A specter is haunting the American left—the specter of Roe v. Wade being overturned. Hence the panicked reactions of left-wing commentators to last week’s oral argument before the Supreme Court in Dobbs v. Jackson Women’s Health Organization. Will the Court actually overturn Roe and thus revoke abortion’s present status as a constitutionally protected right? We won’t know until next summer. Nevertheless, it is instructive to reflect on the left’s pre-emptive condemnations of such a ruling.
One prominent left-wing complaint—reiterated by activists and commentators on Twitter and elsewhere—suggests that a decision by the Supreme Court to reverse Roe would lack democratic legitimacy because of the political back-story of the justices necessary to a majority for such a ruling. After all, it is insisted, any majority to overturn Roe would depend on at least three votes from justices nominated by a president—Donald J. Trump—who did not win a majority of the popular vote. This is in fact just a specific version of an objection that is commonly raised by the left to anything that might be done by the Court’s current majority of Republican-appointed justices.
The first thing to note about this objection is that it is entirely beside the point for anyone who understands and respects the traditional role of the Supreme Court in our system of government. The key virtue of a Supreme Court ruling is not its democratic legitimacy but its constitutional legitimacy. The Court’s job is not faithfully to represent the public will—we have other institutions to do that—but to faithfully interpret the meaning of the Constitution. One of our first and greatest constitutionalists—Alexander Hamilton—teaches this lesson in Federalist 78. There Hamilton notes that the very purpose of the judiciary’s independence is to ensure that the judges are free from “too great a disposition to consult popularity.” If an American court is to do its work properly,” Hamilton suggests, then “nothing would be consulted but the Constitution and the laws.”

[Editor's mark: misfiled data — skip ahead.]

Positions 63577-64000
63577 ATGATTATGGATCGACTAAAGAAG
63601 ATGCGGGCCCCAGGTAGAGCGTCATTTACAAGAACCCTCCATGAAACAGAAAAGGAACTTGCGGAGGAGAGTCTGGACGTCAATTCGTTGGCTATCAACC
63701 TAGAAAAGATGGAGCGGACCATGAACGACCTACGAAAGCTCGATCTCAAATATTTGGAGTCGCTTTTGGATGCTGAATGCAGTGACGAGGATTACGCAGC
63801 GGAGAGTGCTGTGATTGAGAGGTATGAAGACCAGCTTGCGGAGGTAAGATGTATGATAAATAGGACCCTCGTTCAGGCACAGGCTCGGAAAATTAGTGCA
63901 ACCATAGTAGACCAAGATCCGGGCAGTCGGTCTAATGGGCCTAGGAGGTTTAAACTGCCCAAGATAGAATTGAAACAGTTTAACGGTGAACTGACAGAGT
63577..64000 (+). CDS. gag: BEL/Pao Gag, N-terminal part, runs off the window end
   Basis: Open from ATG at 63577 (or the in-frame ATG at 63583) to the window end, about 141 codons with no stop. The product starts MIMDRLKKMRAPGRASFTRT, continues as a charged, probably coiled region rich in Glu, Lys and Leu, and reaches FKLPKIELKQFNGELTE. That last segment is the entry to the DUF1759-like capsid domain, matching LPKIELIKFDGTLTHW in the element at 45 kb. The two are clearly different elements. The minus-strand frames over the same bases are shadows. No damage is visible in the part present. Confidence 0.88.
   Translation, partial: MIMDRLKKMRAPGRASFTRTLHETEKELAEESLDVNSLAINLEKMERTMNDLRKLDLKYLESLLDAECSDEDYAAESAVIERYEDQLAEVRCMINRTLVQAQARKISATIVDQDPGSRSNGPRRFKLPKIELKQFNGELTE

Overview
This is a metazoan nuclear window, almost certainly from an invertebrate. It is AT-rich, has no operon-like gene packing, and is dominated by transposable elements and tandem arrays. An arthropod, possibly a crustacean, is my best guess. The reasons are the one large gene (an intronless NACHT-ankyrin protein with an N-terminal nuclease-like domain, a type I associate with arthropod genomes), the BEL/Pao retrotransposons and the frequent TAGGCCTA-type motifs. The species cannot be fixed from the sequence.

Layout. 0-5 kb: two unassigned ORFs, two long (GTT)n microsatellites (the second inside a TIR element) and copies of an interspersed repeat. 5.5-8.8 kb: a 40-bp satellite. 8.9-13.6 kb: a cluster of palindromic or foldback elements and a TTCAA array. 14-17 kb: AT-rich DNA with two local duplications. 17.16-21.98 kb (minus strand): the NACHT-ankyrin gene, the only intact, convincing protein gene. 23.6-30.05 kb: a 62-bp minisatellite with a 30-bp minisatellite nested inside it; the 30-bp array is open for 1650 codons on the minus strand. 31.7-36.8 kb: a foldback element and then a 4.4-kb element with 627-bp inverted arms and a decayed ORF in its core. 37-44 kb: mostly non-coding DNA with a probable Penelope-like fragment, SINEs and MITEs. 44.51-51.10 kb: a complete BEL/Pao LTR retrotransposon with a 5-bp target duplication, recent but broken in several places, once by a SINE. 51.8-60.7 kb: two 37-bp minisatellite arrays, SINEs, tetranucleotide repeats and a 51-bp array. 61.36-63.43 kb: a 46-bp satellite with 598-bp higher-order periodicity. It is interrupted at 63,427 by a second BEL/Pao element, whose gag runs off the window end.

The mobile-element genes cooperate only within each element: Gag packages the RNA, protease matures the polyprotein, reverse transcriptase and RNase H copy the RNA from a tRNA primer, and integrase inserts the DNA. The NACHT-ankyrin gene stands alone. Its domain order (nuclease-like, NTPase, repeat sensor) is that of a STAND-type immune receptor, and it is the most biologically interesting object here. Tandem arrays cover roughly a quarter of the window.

But since the left has brought it up, it is worthwhile to offer a more complete account of this question of democratic legitimacy and the constitutional right to abortion. If democratic legitimacy is a principle—and not just a polemical weapon wielded by the left in a selective and self-serving way—then we would have to consider not only the democratic legitimacy of a potential reversal of Roe but also the democratic legitimacy (if any) of the constitutional right to abortion itself. Such an inquiry reveals that the existing constitutional right to abortion lacks democratic legitimacy—in its origins, in its development, and at the present time.
The constitutional right to abortion—or the alleged constitutional right to abortion—originated in the Supreme Court’s 1973 ruling in Roe v. Wade. In its opinion, the Court announced a new constitutional right, found neither in the text of the Constitution nor in the Court’s own previous jurisprudence, and tried to justify it with arguments that even many abortion proponents have conceded are very flimsy. Roe was, in the apt expression of dissenting Justice Byron White, a “raw exercise of judicial power.”
In 1973, the American people had not been consulted, either directly or indirectly, about the Court’s project of creating a new constitutional right to abortion. The decision was made by seven justices—Harry Blackmun, Warren Burger, William O. Douglas, William Brennan, Potter Stewart, Thurgood Marshall, and Lewis Powell. The justices had been appointed to the Supreme Court over a relatively long period of time by presidents of both national political parties. Some of those presidents had won big majorities of the popular vote—such as Franklin Roosevelt (who appointed Douglas), Lyndon Johnson (who appointed Marshall), and Dwight Eisenhower (who appointed Brennan and Stewart). Three of the justices—Burger, Blackmun, and Powell—had been appointed by a president, Richard Nixon, who in his first term had won only about 43% of the vote, due to the third-party candidacy of George Wallace.